Rift Valley Academy, a boarding school and branch of Africa Inland Mission International, has been educating missionary kids for more than a century. There are about 450 students at the school. Because of its location at the end of the Rift Valley, only about 30 miles from Nairobi, concerns about security, safe travel, and supplies in Kenya's post-election turmoil caused RVA to stay closed until a couple weeks ago.
As soon as I heard the cheers and car horns, I knew we could be in for some trouble in Kenya. The noise was coming from an area just below our apartment, outside the fence that surrounds the campus of Rift Valley Academy, the mission boarding school where my wife and I serve as dorm parents.
In our predominantly Kikuyu community, it was easy to guess the explanation for this kind of celebration. I clicked on the TV. Sure enough, after an agonizing three-day delay, Mwai Kibaki a Kikuyu had just been declared the winner of Kenya's presidential election.
People in our community were delighted, but reports of violence and protest in other parts of the country began to emerge within hours. Supporters of the primary opposition candidate, Raila Odinga, felt cheated. Throughout the early vote counting, their man had been leading, but as the later results came in, his lead had diminished and eventually disappeared. Claims of rigging spread quickly, and certain disaffected elements within the population began to take advantage of the unstable situation. Our beloved Kenya, normally a bastion of stability on a troubled continent, was sliding into turmoil.
As Rift Valley Academy was scheduled to begin a new term within days, the school was suddenly faced with tough questions: Do we ask families to bring their children back to school along potentially volatile travel routes? Will we be able to function as an institution of learning once they are here? We were quite confident that we could keep the kids safe once they arrived on campus, but the logistics of travel for so many families at such a time seemed too risky. The administration decided first on a 5-day delay, pushing the arrival day from January 2 to January 7. Soon, as it became clear that no quick solution to the political troubles was emerging, the decision was made to keep the school closed until January 19.
During the delay, those of us on campus filled our time by monitoring the news, keeping our vehicles topped up when fuel was available, and making the occasional run into Nairobi when things seemed calm. Many of our staff members helped out at the camp for displaced people that sprang up in the valley below us. Our leaders worked with the local church and community to counter rumors and outside attempts to incite tribal discord in our area. We met as a staff to discuss how we could best design the already-shortened school term.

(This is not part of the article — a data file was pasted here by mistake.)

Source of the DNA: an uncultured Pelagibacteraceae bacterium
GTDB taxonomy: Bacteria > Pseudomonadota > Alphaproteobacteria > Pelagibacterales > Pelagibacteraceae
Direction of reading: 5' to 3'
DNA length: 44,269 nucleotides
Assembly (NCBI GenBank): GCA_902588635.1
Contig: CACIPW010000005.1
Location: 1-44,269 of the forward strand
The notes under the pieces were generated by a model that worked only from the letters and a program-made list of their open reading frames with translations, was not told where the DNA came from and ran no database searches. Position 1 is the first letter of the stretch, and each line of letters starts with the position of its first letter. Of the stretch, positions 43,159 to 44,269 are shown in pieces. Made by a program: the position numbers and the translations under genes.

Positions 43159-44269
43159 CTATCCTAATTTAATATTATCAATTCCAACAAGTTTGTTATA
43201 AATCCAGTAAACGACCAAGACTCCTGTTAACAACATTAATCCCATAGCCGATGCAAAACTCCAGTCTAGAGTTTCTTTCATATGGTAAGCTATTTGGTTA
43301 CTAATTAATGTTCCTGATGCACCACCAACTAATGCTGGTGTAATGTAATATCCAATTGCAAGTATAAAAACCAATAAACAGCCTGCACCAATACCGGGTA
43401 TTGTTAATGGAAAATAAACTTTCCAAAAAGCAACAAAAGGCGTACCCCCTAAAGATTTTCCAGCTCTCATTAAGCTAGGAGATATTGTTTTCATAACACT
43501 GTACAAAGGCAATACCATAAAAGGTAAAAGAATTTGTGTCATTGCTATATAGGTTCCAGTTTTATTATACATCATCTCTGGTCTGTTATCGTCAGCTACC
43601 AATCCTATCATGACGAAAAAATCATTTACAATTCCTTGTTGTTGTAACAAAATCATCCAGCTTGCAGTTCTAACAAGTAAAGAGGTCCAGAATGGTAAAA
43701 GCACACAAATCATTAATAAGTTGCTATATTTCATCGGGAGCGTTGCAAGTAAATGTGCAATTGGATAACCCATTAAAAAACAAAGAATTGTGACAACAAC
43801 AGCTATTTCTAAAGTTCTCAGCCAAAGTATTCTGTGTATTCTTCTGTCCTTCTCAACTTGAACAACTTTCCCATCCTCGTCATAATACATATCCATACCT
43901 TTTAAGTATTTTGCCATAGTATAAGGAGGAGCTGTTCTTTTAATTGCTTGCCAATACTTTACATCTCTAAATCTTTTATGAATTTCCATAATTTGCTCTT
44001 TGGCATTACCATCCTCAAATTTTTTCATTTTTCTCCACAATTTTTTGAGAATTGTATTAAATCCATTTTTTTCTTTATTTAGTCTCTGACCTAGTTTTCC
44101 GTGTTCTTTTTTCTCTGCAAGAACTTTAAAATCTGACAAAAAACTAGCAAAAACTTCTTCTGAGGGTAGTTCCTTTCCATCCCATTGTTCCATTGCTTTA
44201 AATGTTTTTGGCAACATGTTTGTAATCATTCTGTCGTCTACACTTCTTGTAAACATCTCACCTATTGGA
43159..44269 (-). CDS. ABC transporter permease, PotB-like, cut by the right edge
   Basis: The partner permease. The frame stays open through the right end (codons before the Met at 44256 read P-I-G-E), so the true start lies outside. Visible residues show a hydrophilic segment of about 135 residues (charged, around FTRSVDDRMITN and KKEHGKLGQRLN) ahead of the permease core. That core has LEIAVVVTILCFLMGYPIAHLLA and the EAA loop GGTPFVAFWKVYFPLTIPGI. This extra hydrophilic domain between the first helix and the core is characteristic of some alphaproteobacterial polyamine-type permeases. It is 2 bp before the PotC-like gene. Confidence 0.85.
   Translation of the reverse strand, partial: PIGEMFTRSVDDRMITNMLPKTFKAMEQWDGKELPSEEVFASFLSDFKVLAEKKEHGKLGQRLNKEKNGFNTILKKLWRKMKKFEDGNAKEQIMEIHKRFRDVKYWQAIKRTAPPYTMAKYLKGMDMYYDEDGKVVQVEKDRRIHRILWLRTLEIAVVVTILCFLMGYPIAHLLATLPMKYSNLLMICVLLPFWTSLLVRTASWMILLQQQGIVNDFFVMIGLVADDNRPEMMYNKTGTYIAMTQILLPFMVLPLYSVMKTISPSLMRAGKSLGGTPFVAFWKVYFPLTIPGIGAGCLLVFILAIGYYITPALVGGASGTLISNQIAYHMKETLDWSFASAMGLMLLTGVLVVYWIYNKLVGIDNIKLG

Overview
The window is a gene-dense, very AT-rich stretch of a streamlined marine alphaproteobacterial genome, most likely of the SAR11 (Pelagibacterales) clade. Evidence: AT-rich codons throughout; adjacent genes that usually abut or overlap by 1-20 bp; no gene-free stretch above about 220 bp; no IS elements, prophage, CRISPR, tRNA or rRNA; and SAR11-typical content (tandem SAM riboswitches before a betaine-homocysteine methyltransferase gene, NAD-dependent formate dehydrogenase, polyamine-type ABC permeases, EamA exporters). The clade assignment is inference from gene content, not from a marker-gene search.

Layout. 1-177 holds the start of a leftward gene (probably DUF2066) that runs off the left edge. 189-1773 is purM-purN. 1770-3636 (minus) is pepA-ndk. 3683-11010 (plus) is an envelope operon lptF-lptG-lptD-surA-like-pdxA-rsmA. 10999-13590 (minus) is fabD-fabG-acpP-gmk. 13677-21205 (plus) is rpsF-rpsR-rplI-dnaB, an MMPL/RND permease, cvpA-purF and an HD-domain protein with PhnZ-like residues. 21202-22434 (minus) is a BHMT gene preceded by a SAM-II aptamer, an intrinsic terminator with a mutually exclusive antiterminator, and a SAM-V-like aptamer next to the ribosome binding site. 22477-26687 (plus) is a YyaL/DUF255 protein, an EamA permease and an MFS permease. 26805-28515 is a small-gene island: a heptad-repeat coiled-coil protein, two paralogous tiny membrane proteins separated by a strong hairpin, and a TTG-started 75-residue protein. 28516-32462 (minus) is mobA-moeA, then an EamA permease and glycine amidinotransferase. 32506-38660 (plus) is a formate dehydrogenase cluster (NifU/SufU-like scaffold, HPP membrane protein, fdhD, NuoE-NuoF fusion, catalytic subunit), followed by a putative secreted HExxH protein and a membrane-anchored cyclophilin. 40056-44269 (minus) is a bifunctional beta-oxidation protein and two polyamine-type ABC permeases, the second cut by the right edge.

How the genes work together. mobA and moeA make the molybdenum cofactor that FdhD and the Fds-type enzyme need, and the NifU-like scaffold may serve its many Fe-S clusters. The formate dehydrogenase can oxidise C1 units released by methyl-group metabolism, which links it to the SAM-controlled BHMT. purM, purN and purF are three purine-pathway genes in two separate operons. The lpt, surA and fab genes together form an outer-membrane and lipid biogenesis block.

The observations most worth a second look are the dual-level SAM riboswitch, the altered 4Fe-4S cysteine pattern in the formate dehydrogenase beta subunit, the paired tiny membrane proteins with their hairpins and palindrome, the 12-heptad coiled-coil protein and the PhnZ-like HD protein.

We welcomed our kids back on the 19th. School life has kicked off, and things do feel somewhat normal, even as violence continues to flare up around the country. The girls' dorm that my wife and I look after is as full of energy and enthusiasm as ever. Students are attending their classes, sports practices are being held, and weekend activities continue to be offered. The sun still sets gloriously over the Great Rift Valley.
We feel safe here for the time being, but we acknowledge that things can change quickly. We make plans as we are able, but we also rest in the knowledge that we are part of God's greater plan for this land. I look at our students with amazement. They are handling these events with great calm and a deep confidence in their parents' decision to send them to us.
I think back to my own experiences as a 15-year-old, when I was separated from my parents for several days during the 1982 coup attempt here in Kenya. I remember my utter trust in the adult who cared for me during that time. I guess I'm that guy now. May God give me the strength and wisdom to live up to that calling.
Copyright © 2008 Christianity Today. Click for reprint information.
Newser, The New York Times, and BBC News have updated sections on the violence in Kenya.
Christianity Today's coverage includes:
Post-Mayhem Woes | Tribal rivalries including Christian-on-Christian violence hamper healing. (February 1, 2008)
Baptists Serve Kenya's Displaced After Post-Election Violence | Nearly 600 dead in clashes, and more than 250,000 ousted from homes. (January 15, 2008)
Air Support | Kenya's MAF director reports on evacuation and supply efforts. (January 11, 2008)
From CT Liveblog: Ushahidi.com is mapping out incidents of violence and calls for help. (January 15, 2008), Despite today's news that Friday will likely bring negotiation talks, countless Kenyans still await food, shelter. (January 7, 2008)
Subscribe to Christianity Today and get access to this article plus 65+ years of archives.
- Home delivery of CT magazine
- Complete access to articles on ChristianityToday.com
- Over 120 years of magazine archives plus full access to all of CT’s online archives
- Learn more
Read These Next
- TrendingDied: Pat Robertson, Broadcast Pioneer Who Brought Christian TV to the MainstreamWith CBN, “The 700 Club,” Regent, the Christian Coalition, and a run for president, he changed evangelicals’ place in public life.FrançaisIndonesianрусскийУкраїнська
- From the MagazineHow One Family’s Faith Survived Three Generations in the PulpitWith a front-row seat to their parents’ failures and burnout, a long line of pastor’s kids still went into ministry. Why?
- RelatedDon’t Pretend the Ugandan Homosexuality Law Is ChristianNot everything that’s a sin is a crime—let alone one punishable by death.Français简体中文繁體中文
- Editor's PickPCA’s 50th Anniversary Comes During a Season of GriefPresbyterians expect less fight and more fatigue as they gather following the Covenant shooting and the deaths of Harry Reeder and Tim Keller.